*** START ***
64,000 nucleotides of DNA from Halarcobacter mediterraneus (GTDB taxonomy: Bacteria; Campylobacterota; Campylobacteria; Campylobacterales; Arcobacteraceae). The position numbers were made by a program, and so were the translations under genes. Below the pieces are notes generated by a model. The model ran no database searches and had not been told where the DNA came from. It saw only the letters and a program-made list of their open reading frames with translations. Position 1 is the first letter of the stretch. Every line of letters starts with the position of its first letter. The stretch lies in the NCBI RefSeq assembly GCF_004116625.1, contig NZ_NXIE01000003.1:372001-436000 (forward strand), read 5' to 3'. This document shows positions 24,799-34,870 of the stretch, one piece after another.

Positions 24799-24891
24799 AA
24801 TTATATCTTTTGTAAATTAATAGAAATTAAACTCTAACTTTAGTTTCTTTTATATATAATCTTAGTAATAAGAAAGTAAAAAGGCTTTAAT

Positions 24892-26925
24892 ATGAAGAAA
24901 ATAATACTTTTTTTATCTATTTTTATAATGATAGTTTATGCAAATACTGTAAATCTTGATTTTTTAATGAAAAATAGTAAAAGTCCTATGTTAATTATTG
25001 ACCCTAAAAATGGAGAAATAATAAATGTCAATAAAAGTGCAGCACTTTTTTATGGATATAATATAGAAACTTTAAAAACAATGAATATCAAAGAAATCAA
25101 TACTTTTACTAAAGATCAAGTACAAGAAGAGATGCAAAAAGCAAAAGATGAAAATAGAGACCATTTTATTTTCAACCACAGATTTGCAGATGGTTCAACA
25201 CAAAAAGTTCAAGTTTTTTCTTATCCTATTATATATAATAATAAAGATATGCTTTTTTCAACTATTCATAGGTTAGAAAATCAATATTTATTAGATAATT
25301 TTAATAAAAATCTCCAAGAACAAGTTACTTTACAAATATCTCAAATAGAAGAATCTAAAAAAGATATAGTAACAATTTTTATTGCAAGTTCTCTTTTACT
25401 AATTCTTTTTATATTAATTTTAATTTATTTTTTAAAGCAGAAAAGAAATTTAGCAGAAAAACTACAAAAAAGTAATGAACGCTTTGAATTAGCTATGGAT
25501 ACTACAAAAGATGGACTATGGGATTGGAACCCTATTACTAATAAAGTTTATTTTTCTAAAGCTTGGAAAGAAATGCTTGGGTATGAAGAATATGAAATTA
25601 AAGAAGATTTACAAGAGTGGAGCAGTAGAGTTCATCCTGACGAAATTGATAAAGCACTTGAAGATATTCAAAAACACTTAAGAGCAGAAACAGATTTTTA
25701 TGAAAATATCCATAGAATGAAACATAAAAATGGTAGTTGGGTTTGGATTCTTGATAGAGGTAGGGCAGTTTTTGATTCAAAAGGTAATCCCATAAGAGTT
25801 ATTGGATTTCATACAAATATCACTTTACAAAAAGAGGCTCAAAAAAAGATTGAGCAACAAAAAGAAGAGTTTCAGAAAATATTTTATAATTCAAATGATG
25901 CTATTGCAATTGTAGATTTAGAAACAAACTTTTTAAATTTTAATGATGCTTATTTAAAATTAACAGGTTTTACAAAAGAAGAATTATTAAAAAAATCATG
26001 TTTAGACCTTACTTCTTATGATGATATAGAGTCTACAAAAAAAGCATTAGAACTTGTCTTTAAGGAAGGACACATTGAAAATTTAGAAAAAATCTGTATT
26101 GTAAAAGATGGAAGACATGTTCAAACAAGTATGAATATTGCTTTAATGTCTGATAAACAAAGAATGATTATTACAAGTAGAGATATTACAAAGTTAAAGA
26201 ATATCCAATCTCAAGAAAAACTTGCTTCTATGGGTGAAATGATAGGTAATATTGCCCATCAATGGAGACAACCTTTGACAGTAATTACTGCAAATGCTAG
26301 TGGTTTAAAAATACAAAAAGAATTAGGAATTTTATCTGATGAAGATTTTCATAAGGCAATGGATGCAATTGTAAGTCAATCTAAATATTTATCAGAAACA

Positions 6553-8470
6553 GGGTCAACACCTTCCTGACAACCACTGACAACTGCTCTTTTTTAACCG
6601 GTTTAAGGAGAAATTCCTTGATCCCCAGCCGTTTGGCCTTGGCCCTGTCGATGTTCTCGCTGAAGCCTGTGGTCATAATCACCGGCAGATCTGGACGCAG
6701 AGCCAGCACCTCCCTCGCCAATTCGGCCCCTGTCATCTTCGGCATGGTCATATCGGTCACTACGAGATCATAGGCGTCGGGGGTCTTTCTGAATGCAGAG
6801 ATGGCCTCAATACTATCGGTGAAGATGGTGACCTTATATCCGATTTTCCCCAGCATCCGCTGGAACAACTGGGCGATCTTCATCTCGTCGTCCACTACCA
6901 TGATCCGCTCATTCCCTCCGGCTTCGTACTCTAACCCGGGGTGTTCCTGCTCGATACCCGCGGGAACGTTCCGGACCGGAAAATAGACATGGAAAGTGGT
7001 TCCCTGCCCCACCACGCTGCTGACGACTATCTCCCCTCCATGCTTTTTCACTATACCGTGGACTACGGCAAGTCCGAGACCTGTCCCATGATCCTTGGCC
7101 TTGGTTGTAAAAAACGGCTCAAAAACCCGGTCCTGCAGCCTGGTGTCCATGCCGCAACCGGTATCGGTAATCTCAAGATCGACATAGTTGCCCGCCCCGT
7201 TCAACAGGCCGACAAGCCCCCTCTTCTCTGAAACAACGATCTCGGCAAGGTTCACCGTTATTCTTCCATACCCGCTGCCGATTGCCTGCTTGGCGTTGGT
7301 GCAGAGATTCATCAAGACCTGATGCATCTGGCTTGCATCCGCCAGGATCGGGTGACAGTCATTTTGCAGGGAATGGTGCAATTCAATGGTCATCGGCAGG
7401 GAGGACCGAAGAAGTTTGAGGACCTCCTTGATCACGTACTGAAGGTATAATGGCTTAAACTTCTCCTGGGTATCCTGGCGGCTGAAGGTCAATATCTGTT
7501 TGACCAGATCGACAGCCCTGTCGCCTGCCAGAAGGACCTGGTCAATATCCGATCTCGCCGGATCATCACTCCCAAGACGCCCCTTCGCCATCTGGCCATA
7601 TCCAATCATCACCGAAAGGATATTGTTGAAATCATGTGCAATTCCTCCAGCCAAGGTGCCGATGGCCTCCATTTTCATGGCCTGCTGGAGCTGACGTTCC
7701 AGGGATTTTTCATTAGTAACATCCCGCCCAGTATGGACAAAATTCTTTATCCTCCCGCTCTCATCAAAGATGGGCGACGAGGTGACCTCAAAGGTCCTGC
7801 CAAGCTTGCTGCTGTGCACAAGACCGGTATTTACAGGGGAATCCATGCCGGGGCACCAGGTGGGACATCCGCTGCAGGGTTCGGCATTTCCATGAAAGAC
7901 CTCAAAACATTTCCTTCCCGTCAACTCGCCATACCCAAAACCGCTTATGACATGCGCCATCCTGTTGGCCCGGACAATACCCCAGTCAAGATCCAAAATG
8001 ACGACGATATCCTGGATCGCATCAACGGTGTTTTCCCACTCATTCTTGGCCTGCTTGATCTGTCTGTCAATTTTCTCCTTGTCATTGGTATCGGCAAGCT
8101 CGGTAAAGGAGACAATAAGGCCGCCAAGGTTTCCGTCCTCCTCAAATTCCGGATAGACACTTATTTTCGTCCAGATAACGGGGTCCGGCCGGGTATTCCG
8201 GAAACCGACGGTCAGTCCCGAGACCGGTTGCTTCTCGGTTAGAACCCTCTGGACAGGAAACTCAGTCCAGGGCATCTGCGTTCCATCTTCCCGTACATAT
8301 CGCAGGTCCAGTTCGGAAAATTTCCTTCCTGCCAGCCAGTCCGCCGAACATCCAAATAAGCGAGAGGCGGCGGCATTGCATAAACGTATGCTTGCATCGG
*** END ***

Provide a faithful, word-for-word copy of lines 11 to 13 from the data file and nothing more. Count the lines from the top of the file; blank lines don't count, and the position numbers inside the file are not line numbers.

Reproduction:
25301 TTAATAAAAATCTCCAAGAACAAGTTACTTTACAAATATCTCAAATAGAAGAATCTAAAAAAGATATAGTAACAATTTTTATTGCAAGTTCTCTTTTACT
25401 AATTCTTTTTATATTAATTTTAATTTATTTTTTAAAGCAGAAAAGAAATTTAGCAGAAAAACTACAAAAAAGTAATGAACGCTTTGAATTAGCTATGGAT
25501 ACTACAAAAGATGGACTATGGGATTGGAACCCTATTACTAATAAAGTTTATTTTTCTAAAGCTTGGAAAGAAATGCTTGGGTATGAAGAATATGAAATTA